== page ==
The relative silence from both the administration and Congress is puzzling to say the least. One needs to dig like a gopher for any official comment from Washington. An Associated Press report filed at noon eastern time today by SALAH NASRAWI:
A day after the communiqué was finalized by Iraqi Shiite, Kurdish and Sunni leaders, Washington reiterated Tuesday that the United States would stay only as long as it takes to stabilize Iraq…
… On Tuesday, the State Department "the United States supports the ongoing transitional political process in Iraq, and encourages participation by all Iraqis in the political process."
"President Bush has made our position very clear," department spokeswoman Julie Reside said. "The coalition remains committed to helping the Iraqi people achieve stability and security as they rebuild their country. We will stay as long as it takes to achieve those goals and no longer."
I had to Google clear down to China World to find this:
WASHINGTON, Nov. 21 (Xinhuanet)-- The United States hailed on Monday positive role of the Arab League (AL) to push forward Iraq's peace process by hosting the preparatory meeting for an Iraqi national reconciliation conference in Cairo, Egypt.
Adam Ereli, deputy spokesman of the US State Department, told anews briefing that the AL-sponsored conference will be instrumental to in pushing forward the national reconciliation process and reconstruction in Iraq.
What the Arab League has done is a good thing, and is consistent with what the United States is aiming at in Iraq, Ereli said.
Maybe I've gone totally web-dumb, but I can't find a copy of the actual communiqué the Iraqis' released on Monday. Why the mainstream media can report on what it said but can't provide a translated copy of it is a bit beyond me. To say the MSM doesn't want to release it so the blogosphere knows what it knows might be a stretch of the imagination, but not the kind of stretch that would pull a muscle. (Or some mixed metaphor like that.)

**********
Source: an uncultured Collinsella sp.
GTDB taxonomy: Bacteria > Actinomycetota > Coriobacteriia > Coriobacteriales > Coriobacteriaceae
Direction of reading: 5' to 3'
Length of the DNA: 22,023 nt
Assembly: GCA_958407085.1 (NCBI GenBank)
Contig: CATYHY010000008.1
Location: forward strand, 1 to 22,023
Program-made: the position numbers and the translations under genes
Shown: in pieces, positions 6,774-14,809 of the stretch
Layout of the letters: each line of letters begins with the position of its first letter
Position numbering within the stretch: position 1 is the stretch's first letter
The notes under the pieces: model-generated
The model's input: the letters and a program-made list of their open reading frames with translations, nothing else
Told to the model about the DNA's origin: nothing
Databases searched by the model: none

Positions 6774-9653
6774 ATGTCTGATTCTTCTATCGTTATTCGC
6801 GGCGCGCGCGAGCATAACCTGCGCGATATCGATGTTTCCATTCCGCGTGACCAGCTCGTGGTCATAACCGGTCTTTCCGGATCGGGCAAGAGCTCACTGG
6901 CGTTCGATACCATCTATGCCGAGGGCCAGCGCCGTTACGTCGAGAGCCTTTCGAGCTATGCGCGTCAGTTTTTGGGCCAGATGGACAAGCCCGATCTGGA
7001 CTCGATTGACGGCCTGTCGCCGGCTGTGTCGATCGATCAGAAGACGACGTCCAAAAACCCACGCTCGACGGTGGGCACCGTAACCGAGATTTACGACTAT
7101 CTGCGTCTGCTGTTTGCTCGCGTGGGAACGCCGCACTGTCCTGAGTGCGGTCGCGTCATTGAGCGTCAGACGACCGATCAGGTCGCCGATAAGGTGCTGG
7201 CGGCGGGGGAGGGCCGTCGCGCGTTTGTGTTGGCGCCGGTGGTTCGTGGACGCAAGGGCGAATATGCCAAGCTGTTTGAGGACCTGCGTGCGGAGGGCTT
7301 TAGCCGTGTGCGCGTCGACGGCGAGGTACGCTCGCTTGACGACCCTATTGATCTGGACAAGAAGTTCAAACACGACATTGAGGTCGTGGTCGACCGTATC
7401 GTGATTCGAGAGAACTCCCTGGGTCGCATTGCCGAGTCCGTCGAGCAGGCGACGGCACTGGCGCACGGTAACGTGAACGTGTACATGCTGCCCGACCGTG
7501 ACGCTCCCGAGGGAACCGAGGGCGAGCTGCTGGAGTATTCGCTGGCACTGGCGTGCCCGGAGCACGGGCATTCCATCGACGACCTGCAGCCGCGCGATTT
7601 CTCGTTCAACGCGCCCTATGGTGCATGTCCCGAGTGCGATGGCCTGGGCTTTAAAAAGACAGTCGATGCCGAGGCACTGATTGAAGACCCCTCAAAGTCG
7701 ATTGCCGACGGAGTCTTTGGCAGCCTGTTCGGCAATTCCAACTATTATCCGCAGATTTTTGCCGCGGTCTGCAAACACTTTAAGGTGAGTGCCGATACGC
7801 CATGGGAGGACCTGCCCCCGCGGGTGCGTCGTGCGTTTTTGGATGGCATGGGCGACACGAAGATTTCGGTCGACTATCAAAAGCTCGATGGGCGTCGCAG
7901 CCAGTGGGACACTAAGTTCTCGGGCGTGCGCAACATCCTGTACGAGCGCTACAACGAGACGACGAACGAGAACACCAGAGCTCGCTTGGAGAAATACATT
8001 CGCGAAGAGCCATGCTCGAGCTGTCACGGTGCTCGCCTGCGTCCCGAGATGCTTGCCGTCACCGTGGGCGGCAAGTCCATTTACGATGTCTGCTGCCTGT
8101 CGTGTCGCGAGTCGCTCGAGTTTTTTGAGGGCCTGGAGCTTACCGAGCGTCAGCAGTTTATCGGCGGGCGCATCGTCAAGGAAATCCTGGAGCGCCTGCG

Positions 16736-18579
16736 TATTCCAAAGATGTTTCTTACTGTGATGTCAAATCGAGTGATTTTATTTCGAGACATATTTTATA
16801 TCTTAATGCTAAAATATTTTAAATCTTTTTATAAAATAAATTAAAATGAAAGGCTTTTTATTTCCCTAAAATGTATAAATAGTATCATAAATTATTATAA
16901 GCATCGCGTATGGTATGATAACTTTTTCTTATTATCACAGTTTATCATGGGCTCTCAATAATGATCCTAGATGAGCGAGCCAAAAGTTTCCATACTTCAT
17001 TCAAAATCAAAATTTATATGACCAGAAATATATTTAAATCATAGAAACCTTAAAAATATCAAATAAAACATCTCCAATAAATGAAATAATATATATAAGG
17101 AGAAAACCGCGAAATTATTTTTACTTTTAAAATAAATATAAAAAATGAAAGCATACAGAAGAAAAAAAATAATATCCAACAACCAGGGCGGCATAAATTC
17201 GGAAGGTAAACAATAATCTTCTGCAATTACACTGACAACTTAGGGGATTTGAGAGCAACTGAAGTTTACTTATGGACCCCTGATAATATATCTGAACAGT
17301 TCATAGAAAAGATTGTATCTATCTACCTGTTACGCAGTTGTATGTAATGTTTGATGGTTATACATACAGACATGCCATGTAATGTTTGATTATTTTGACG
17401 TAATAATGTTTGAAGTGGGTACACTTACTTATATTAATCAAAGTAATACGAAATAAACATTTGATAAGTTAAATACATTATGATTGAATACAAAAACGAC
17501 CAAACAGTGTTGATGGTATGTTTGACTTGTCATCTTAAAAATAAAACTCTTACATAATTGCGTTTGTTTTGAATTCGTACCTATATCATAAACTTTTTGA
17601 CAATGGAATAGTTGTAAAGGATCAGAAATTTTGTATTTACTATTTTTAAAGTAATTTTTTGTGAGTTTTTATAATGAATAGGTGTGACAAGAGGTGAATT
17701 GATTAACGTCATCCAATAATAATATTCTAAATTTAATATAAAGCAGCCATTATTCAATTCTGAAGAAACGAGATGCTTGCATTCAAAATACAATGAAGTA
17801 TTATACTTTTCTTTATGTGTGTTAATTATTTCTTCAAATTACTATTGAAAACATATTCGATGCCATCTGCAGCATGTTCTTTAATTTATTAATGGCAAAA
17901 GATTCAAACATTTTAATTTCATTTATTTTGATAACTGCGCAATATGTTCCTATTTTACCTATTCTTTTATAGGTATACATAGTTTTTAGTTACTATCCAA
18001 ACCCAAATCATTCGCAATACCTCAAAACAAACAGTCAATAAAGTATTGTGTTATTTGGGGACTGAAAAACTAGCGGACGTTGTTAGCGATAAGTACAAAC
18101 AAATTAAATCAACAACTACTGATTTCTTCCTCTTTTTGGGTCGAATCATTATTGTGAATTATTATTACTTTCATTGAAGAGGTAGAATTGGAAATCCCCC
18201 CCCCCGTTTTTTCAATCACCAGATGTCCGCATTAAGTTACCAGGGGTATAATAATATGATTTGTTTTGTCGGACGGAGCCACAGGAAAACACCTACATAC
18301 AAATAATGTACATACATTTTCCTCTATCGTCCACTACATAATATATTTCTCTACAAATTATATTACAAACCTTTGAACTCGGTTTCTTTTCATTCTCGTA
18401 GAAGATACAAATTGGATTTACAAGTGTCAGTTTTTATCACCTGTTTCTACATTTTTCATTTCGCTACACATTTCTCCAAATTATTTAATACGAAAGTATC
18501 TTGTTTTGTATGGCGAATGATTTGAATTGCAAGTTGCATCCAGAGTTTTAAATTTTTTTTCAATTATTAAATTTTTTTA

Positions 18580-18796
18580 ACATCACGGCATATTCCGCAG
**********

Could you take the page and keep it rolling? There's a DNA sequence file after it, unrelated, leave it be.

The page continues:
Despite the limited information available so far on the communiqué and the influence America's state department had on its composition, I'm actually optimistic that this action by the Arab League may be a positive step in moving to a more stable world order.
If you haven't seen my previous posts on this subject, here's a rough sketch of what I've described at various times as the multi-tiered "Leveraged Balance of Power" model.
The Rational Tiers
Major Powers: United States, European Union, China.
Balance Powers: England, Russia, Japan.
Regional Powers: A loosely defined group of national/political entities with geographically dominant economies. India and Brazil are two examples.
The Unstable Tiers
Wild Cards: The Middle East, Africa, and North Korea.
Others: Everyone and everything else.
The Arab League meeting may signal that the Middle East is collectively beginning to get its act together in a "rational" attempt to transform itself from a wild card into a balance power, possibly positioning itself into a position to become one of the major powers.
Click here to see a map of the nations that make up the Arab League, and you'll see that they cover geo-strategically vital areas of both the Middle East and Africa.
Let's consider a few "ifs."
If the Arab League, whether under the aegis of U.S. influence or not, can get a handle on Islamo-fabulist extremism or whatever we're calling it these days, and make a concerted effort to bring their geographic sphere of influence into the 21st century, and…
If the U.S. can learn to wean itself from over-dependence on military force as its primary means of national power and…
If the U.S. can use diplomacy, economy, and information to lead the growing ranks of rational powers to adopt a policy of Mutual Assured Prosperity and Security (MAPS, a hokey take on the Cold War MAD policy), then…
Just maybe, cockroaches won't be the only creatures left on earth when the 22nd century dawns.